Friday, July 23, 2010
CNABATRA and more
Joe's orders directed him to report to CNABATRA during the first week of January, 1968. We had no idea what CNABATRA meant, and when we got to Pensacola, our first order of business was to find a place to live. We'd brought with us only a few basic housekeeping possessions -- things that would fit in the trunk and back of the car and in the rented car-top carrier. The plan was that once I got a job, we'd send home and have everything else moved to us. If I didn't get a job, I'd return home and Joe would live on the base.
We stayed in a rooming house for a few days and then moved into a half of an unfurnished duplex on "Z" street. It was a cute enough place, and the rent was $65 per month. Plus utilities. We borrowed some furniture from the Navy Relief office until we could manage to send for our own things.
Joe reported to CNABATRA and we learned that this was Chief of Naval Air Basic Training -- he'd been assigned to a two-star admiral's staff as a member of the drafting shop. His principal responsibility, as I remember it, had to do with making charts about Naval Air Basic Training. This was at the height of the Vietnam War and many, many Navy pilots were graduated weekly from the basic school.
Finding a job for me wasn't very easy. As a Navy wife, I was suspect -- employers weren't confident that I'd be on the job very long before I'd have to move again. I took the Civil Service examination for stenographer/typist and worked at several short-term places (yes, we did send for our furniture) while I waited for an opportunity to land a job on the base. We found that the $65 per month (plus utilities) was more than we could afford to pay for rent and applied for base housing. And waited. Waited for both housing and a job I could count on.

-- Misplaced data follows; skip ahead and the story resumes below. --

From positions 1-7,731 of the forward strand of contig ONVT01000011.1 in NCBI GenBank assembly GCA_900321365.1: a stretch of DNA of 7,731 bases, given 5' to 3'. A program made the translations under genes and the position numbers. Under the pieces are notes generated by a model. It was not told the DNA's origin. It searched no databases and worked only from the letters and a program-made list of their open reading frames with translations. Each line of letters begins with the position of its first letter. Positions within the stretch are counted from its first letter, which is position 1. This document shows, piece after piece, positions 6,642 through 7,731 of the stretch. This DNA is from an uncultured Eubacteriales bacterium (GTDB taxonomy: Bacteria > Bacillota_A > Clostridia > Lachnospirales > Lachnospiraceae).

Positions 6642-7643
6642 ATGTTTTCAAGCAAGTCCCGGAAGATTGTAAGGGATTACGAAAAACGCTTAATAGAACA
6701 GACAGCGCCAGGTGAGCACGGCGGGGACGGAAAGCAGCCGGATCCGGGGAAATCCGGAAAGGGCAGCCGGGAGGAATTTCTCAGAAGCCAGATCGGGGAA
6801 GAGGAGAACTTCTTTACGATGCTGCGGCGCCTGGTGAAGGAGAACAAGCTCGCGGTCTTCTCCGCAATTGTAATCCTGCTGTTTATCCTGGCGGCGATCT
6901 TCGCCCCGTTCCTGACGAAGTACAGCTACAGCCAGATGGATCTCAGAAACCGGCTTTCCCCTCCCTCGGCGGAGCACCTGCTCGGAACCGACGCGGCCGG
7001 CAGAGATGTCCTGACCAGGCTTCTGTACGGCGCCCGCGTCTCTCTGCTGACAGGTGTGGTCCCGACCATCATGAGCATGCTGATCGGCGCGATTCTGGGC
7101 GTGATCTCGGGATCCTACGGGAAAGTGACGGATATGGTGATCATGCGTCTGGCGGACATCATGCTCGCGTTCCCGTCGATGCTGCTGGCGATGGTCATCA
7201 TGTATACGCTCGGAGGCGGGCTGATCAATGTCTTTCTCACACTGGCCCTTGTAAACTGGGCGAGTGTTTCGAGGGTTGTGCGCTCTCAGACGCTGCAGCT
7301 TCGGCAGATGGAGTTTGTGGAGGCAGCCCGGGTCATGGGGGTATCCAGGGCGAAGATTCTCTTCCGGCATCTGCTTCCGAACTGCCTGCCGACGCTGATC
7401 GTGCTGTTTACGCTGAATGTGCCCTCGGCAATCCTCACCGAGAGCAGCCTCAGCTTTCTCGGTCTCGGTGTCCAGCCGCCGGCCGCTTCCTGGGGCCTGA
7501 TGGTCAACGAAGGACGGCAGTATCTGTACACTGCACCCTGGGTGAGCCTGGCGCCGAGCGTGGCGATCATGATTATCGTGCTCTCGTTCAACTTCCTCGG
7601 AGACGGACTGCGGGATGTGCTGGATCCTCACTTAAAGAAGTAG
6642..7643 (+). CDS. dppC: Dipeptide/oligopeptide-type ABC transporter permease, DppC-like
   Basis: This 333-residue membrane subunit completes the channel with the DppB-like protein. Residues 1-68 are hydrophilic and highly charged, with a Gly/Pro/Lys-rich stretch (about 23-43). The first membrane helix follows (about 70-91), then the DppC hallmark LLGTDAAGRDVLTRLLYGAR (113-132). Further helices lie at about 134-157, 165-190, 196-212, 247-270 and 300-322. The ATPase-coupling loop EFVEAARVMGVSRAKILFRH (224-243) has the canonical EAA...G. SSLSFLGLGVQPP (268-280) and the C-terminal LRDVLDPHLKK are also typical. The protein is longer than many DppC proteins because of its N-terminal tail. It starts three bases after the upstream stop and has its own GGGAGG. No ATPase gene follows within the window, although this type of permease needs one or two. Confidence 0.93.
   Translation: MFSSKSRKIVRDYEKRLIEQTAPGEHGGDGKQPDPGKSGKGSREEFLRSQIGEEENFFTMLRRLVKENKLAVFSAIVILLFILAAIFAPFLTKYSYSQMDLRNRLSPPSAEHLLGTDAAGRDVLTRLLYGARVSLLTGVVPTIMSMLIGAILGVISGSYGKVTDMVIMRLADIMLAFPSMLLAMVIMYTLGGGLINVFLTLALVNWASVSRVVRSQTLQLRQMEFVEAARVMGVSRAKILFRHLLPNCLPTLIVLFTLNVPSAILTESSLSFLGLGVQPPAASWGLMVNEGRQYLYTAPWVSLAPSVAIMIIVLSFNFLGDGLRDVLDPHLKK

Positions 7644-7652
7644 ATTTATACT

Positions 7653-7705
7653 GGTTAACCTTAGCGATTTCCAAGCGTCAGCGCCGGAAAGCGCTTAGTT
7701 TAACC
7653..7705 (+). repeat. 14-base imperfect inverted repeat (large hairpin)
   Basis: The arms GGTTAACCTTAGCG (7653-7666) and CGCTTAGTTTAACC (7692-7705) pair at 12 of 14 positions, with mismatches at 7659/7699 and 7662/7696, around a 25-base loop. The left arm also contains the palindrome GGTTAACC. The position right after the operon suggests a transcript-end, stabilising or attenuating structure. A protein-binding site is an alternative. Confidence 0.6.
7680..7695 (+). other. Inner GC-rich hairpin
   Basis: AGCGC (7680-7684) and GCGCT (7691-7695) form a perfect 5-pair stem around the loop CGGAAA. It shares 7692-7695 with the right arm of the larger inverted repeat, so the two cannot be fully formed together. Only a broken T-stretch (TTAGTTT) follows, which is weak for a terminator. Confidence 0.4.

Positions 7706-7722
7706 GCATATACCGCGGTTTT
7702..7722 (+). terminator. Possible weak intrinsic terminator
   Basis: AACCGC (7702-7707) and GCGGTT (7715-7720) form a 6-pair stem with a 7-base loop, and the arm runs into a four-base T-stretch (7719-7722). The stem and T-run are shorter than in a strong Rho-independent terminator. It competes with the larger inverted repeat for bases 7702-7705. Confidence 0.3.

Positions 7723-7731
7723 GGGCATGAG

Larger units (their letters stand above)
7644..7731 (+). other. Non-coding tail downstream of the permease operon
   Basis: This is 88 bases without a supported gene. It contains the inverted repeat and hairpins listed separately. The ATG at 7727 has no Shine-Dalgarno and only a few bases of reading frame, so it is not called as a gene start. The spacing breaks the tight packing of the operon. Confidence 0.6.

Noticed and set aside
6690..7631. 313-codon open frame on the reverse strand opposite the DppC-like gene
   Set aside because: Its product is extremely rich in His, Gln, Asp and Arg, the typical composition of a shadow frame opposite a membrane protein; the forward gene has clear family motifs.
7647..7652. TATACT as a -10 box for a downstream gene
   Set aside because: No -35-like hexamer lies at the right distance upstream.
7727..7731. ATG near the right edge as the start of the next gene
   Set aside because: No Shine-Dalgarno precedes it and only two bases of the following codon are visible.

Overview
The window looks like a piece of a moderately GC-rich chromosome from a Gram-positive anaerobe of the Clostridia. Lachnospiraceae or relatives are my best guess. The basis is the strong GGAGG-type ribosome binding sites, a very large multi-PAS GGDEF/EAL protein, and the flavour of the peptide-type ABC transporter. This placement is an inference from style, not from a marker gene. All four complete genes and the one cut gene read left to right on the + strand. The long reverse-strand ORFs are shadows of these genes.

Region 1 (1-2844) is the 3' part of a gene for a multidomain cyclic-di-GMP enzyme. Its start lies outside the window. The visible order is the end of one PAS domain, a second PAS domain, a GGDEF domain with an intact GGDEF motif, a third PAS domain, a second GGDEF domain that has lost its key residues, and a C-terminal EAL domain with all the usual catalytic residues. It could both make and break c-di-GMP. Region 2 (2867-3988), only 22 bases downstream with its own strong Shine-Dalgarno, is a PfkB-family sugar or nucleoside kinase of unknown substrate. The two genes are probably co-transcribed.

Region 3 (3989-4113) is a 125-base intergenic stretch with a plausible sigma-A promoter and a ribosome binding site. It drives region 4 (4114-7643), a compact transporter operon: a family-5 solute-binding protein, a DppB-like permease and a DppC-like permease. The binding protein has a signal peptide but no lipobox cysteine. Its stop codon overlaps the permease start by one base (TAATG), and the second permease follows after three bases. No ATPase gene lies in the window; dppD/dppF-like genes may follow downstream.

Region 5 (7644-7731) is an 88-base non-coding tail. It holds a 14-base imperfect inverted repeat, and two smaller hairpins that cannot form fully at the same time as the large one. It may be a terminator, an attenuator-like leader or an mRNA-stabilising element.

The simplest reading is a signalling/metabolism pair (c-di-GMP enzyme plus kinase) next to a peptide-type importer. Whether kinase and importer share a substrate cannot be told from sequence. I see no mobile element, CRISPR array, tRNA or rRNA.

It took a while. But in May everything happened at once. We were offered a small one-bedroom unit in Moreno Court (I looked for on-line photos, and there aren't any), housing that was built well before World War II for $47 per month with the utilities included. And the same week, I was requested to come for an interview on the main base.
All of that time, we had a new worry hanging over us. It had turned out that the draftsman Joe replaced at CNABATRA had been sent to Da Nang, and the sailor that he had replaced he was once again replacing in Da Nang. It seemed inevitable that Joe was going to 'Nam after our year on Pensacola. The stress was tremendous. I began to suffer from tension headaches and digestive disturbances.
The position that I was offered was at CNATRA, Chief of Naval Air Training. I served on the staff of a three-star admiral, the man that CNABATRA reported to. I was assigned to the civilian personnel department and my duties included maintaining the personnel and time card records of all CNABATRA employees and working with the statistics involving civilian personnel (there were thousands of them) assigned to all of the bases under CNATRA's command. I worked hard and learned a little bit about civilian personnel.
Towards the end of the year, the Captain called me into his office. I could not imagine what I had done wrong, and trembled my way across the hall. "Do you like working here?" he began. I assured him that indeed I did, and that I was very happy. He said that CNATRA was very happy with me, too, and promoted me from a GS-2 to a GS-3. Then he said, "I understand that your husband is due for orders in January." I confirmed this. He told me that CNATRA would like to keep me and with Joe's and my agreement, CNATRA would arrange to have Joe's tour of duty in Pensacola extended for another year!
Posted by Nancy Stevens on Friday, July 23, 2010